Sunday, October 12, 2008

CITY OF EMBER - inventive, beautiful and after a slow start, engaging

I can overlook a lot of faults in a film it it merely looks wondrous and CITY OF EMBERS is certainly one of the most wonderfully inventive films I've seen. Based on a children's fantasy novel by Jeane Duprau, the production designer beautifully recreates a self-contained subterranean world in which generations of people have lived after an apocalyptic "disaster" above ground. The look of the City mixes Dickensian London, art-deco design and a general feel of labyrinthine grunginess. The city is powered by a failing generator and a system of crusty old pipes, and the people live in fear that the supplies of tinned goods are running low. Bill Murray's oleaginous mayor tries to keep their spirits up while hoarding canned goods and the fear of the unlit outer regions keeps them from trying to escape.

If the movie starts off slow, it's because Gil Kenan (who directed the brilliant animated kids flick MONSTER HOUSE) takes time to establish how the city works and the mythos of the Builders. I suspect that audience's less keen on simply mopping up the atmosphere of an elaborate set will start to wriggle. But once the plot gets going CITY OF EMBER works well as a standard children's adventure movie. Saoirse Ronan (ATONEMENT) plays a standard-issue cinema Plucky Teenager, who inherits a scrambled version of the exit plans, and pieces them together with another similarly enterprising teen played by Harry Treadaway (BROTHERS OF THE HEAD).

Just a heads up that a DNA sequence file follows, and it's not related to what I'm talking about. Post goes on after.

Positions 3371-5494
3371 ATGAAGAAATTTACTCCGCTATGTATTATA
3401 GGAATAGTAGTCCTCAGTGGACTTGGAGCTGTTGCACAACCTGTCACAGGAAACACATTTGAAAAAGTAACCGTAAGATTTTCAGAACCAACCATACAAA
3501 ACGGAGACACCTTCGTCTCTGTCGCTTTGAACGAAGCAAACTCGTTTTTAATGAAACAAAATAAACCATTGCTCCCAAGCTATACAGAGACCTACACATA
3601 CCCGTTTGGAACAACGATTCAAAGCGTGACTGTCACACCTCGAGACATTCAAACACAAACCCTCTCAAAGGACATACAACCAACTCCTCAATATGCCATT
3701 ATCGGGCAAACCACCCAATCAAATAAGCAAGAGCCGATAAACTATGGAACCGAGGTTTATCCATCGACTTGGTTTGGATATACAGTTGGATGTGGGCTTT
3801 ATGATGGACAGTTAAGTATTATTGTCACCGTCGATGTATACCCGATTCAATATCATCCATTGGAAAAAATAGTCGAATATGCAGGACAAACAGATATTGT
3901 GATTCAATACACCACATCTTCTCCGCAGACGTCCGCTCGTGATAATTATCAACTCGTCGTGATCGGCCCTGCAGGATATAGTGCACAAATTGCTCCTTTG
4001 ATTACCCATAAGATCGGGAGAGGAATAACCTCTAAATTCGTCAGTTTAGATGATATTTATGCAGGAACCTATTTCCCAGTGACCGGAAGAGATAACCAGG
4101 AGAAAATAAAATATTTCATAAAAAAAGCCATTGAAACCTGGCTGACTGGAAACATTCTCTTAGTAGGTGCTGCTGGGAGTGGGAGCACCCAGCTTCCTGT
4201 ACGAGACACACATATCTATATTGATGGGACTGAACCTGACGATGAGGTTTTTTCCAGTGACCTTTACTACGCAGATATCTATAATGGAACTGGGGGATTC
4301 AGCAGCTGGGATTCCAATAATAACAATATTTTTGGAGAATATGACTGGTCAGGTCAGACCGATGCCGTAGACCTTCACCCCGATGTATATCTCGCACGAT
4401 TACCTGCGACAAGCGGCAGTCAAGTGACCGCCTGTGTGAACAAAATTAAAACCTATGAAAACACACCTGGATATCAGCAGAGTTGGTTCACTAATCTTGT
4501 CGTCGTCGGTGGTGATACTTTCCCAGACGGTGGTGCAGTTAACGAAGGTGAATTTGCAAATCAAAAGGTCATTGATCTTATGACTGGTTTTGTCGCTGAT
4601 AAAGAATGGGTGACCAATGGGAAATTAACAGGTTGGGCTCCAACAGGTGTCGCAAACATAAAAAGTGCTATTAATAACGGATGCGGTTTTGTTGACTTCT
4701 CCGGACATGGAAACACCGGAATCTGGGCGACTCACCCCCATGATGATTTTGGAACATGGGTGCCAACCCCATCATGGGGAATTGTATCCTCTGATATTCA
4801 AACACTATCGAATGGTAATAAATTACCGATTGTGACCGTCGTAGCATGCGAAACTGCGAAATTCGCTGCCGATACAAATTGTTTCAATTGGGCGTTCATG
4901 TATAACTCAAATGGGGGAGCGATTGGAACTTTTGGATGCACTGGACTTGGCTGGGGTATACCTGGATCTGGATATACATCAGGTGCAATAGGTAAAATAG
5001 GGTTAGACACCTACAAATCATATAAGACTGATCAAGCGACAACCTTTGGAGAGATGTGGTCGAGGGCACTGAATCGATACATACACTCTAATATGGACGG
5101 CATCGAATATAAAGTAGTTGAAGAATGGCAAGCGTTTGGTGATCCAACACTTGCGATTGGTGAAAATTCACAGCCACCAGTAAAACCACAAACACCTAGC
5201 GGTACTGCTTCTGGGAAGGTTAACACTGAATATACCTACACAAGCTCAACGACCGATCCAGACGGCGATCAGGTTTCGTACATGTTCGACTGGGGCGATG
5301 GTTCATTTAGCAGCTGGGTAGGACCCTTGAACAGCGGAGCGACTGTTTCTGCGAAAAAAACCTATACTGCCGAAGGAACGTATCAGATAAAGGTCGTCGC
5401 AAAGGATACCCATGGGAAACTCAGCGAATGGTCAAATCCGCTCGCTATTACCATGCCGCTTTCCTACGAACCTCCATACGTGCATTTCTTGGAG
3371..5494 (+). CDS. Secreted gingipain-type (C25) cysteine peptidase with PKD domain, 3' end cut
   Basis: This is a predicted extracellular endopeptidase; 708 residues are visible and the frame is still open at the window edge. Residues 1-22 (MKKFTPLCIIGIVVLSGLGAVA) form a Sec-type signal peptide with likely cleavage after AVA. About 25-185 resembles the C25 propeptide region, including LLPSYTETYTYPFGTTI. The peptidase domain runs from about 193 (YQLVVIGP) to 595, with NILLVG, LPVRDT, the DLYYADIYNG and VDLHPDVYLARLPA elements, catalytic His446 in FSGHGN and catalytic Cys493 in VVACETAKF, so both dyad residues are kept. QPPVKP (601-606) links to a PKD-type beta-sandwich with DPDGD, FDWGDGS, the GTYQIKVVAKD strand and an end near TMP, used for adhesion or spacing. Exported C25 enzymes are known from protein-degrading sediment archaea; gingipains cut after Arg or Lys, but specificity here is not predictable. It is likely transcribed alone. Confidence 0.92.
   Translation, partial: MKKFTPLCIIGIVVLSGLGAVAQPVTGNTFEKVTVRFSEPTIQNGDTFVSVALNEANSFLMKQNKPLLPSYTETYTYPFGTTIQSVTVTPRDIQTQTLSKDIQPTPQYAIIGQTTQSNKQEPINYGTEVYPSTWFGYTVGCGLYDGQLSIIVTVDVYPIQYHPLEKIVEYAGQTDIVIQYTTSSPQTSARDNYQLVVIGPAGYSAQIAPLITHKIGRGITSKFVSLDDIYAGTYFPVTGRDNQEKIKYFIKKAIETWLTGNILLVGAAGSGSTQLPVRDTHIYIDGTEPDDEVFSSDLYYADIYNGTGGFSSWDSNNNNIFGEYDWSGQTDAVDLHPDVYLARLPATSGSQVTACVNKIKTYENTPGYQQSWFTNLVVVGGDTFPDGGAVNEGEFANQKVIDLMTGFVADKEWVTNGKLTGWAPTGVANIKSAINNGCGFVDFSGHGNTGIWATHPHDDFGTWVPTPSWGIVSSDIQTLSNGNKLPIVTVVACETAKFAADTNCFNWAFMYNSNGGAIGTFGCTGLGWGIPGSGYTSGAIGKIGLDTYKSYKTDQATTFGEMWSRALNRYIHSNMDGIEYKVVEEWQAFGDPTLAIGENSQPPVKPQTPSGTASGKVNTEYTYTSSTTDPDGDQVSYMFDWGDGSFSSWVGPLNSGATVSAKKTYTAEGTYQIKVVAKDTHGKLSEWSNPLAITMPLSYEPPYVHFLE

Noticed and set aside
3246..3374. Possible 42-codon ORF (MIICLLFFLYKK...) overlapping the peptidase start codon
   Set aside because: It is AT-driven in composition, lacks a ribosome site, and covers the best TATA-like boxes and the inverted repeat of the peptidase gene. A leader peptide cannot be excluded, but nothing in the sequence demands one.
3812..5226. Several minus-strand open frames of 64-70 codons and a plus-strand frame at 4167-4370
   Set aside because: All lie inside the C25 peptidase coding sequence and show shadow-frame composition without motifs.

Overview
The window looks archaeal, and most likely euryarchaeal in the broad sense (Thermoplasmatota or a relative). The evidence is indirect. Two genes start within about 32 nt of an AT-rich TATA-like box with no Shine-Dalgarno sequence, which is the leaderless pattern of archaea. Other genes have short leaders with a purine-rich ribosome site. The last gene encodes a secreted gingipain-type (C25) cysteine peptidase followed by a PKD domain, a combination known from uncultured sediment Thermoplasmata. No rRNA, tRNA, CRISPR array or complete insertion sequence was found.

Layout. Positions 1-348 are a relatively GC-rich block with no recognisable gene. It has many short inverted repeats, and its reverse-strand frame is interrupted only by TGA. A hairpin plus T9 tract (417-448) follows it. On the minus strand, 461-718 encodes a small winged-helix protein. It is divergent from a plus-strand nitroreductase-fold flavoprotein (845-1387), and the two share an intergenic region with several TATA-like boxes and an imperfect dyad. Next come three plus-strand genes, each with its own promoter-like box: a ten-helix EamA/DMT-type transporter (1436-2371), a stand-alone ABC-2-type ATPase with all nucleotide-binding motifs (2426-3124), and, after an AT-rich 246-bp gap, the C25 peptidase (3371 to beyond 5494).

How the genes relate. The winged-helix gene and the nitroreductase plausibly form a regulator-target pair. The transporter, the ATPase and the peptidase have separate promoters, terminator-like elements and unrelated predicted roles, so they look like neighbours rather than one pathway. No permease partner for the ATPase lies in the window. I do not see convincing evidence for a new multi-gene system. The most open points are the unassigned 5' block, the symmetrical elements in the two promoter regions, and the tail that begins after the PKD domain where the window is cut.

Admittedly, the final scenes play a little like INDIANA JONES and the discovery of above-ground - which is never really in doubt - is a bit of anti-climax after the visual richness of the City. Still, for all that, this movie is a perfectly enjoyable fantasy adventure with better design and acting than most. How many kids films throw in actors of such quality as Martin Landau, Tim Robbins and Marianne Jean-Baptiste, like so much confetti?

CITY OF EMBER is on release in the UK and US. It goes on release in Iceland and Portugal on October 23rd, in Russia on October 30th, in Argentina on November 20th, in Singapore on November 27th, in France and the Netherlands on December 17th, in Belgium on December 24th, in Australia on January 1st and in New Zealand on January 22nd.

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